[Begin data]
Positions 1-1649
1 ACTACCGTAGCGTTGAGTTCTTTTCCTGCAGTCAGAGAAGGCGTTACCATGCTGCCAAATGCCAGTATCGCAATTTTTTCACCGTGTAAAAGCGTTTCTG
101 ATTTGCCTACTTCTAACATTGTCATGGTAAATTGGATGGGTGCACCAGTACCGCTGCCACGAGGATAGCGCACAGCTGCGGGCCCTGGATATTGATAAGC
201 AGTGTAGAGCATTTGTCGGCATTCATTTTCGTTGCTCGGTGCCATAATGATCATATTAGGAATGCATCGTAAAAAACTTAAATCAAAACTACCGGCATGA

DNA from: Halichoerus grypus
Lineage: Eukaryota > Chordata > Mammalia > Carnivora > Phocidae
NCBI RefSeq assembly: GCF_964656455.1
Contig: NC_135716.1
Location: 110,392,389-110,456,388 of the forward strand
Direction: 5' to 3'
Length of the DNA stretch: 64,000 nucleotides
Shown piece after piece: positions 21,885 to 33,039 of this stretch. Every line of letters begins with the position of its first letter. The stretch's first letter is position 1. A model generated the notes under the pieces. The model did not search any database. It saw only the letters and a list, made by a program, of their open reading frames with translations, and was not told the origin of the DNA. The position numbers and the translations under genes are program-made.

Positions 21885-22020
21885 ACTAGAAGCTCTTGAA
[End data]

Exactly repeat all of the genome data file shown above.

Positions 1-1649
1 ACTACCGTAGCGTTGAGTTCTTTTCCTGCAGTCAGAGAAGGCGTTACCATGCTGCCAAATGCCAGTATCGCAATTTTTTCACCGTGTAAAAGCGTTTCTG
101 ATTTGCCTACTTCTAACATTGTCATGGTAAATTGGATGGGTGCACCAGTACCGCTGCCACGAGGATAGCGCACAGCTGCGGGCCCTGGATATTGATAAGC
201 AGTGTAGAGCATTTGTCGGCATTCATTTTCGTTGCTCGGTGCCATAATGATCATATTAGGAATGCATCGTAAAAAACTTAAATCAAAACTACCGGCATGA

DNA from: Halichoerus grypus
Lineage: Eukaryota > Chordata > Mammalia > Carnivora > Phocidae
NCBI RefSeq assembly: GCF_964656455.1
Contig: NC_135716.1
Location: 110,392,389-110,456,388 of the forward strand
Direction: 5' to 3'
Length of the DNA stretch: 64,000 nucleotides
Shown piece after piece: positions 21,885 to 33,039 of this stretch. Every line of letters begins with the position of its first letter. The stretch's first letter is position 1. A model generated the notes under the pieces. The model did not search any database. It saw only the letters and a list, made by a program, of their open reading frames with translations, and was not told the origin of the DNA. The position numbers and the translations under genes are program-made.

Positions 21885-22020
21885 ACTAGAAGCTCTTGAA